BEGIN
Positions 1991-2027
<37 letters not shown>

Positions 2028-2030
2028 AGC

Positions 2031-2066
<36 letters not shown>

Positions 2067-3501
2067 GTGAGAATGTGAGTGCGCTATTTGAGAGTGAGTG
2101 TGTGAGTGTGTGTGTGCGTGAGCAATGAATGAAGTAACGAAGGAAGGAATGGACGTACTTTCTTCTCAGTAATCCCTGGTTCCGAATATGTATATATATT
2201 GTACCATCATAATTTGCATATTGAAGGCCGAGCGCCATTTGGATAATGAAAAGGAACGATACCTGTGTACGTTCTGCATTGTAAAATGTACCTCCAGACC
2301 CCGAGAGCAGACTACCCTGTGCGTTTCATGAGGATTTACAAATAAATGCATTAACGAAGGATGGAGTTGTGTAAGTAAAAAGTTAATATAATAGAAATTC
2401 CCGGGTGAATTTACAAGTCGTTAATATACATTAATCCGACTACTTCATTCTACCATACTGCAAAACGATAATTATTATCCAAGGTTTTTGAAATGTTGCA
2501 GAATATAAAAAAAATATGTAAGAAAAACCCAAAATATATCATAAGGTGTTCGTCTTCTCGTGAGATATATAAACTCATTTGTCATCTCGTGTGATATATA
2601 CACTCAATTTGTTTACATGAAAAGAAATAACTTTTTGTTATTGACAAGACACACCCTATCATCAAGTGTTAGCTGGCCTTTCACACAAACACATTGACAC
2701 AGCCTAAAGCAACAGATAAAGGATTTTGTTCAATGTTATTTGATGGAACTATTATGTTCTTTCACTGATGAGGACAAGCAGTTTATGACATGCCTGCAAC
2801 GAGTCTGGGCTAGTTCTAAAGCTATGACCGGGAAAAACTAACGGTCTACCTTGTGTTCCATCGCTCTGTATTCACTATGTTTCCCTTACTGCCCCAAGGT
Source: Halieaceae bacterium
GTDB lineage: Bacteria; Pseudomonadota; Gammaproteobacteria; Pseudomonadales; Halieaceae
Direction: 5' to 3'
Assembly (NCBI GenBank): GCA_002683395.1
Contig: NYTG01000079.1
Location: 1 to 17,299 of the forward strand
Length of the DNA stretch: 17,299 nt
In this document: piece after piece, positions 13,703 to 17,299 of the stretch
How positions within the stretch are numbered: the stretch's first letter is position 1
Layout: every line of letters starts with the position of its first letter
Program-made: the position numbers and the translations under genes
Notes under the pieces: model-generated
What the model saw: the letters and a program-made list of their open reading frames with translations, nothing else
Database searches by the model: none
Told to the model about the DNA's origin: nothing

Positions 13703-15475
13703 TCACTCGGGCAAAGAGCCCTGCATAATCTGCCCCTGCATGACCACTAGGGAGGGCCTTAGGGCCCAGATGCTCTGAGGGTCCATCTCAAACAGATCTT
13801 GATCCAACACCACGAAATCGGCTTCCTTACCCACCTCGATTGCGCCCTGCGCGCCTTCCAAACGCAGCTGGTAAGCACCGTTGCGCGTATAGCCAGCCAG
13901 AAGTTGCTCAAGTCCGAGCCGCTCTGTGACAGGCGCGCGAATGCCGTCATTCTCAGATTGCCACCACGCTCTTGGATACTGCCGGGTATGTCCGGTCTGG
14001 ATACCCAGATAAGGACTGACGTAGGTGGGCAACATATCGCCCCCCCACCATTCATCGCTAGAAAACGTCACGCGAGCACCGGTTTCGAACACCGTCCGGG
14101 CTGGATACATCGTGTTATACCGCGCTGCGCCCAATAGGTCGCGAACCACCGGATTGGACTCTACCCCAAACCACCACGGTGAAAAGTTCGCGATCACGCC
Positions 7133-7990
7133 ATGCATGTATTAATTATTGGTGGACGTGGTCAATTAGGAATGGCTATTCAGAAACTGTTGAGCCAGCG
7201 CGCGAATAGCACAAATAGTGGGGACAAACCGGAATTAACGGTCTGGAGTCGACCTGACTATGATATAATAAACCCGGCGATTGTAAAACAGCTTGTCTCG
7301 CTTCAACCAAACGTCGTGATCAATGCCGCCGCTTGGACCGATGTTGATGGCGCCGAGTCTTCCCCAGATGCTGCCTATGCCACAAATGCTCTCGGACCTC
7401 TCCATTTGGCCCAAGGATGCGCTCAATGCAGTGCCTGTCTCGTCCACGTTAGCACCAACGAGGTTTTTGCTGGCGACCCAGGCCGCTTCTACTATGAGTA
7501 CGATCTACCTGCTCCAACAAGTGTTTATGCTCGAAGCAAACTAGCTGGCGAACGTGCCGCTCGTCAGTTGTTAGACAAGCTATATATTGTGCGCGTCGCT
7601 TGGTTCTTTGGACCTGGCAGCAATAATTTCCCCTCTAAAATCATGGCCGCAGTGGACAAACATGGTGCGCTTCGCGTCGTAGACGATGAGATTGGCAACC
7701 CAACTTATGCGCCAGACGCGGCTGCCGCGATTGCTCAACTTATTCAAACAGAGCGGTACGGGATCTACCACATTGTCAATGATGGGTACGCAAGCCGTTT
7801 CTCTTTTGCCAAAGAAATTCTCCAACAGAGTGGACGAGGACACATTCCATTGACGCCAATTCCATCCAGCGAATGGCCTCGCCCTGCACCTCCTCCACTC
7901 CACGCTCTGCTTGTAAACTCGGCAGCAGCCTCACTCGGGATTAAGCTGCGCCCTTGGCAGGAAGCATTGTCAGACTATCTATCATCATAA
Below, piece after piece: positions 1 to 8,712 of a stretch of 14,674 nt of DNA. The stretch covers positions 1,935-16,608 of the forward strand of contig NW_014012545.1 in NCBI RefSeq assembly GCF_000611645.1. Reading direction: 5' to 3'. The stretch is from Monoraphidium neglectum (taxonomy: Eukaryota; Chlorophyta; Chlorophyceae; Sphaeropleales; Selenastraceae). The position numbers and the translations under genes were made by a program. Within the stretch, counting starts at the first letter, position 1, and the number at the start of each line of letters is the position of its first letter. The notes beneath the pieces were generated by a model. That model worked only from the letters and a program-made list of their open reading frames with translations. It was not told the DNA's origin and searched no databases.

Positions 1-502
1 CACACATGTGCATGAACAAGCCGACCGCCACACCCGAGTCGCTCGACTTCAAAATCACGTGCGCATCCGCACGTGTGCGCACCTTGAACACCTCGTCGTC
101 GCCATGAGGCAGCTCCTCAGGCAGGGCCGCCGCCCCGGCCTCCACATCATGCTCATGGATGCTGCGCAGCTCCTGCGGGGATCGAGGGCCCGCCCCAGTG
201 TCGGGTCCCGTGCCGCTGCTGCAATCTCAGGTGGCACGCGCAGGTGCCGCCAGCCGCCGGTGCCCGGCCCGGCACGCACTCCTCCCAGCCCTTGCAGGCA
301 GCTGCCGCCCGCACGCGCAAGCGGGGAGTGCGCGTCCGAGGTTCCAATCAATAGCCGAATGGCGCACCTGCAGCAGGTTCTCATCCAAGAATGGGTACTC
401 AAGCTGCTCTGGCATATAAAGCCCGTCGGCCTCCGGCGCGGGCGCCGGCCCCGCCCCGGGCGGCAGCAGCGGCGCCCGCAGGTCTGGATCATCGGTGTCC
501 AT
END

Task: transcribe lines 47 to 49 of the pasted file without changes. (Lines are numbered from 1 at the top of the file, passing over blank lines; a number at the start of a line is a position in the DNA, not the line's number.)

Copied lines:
7901 CACGCTCTGCTTGTAAACTCGGCAGCAGCCTCACTCGGGATTAAGCTGCGCCCTTGGCAGGAAGCATTGTCAGACTATCTATCATCATAA
Below, piece after piece: positions 1 to 8,712 of a stretch of 14,674 nt of DNA. The stretch covers positions 1,935-16,608 of the forward strand of contig NW_014012545.1 in NCBI RefSeq assembly GCF_000611645.1. Reading direction: 5' to 3'. The stretch is from Monoraphidium neglectum (taxonomy: Eukaryota; Chlorophyta; Chlorophyceae; Sphaeropleales; Selenastraceae). The position numbers and the translations under genes were made by a program. Within the stretch, counting starts at the first letter, position 1, and the number at the start of each line of letters is the position of its first letter. The notes beneath the pieces were generated by a model. That model worked only from the letters and a program-made list of their open reading frames with translations. It was not told the DNA's origin and searched no databases.

Positions 1-502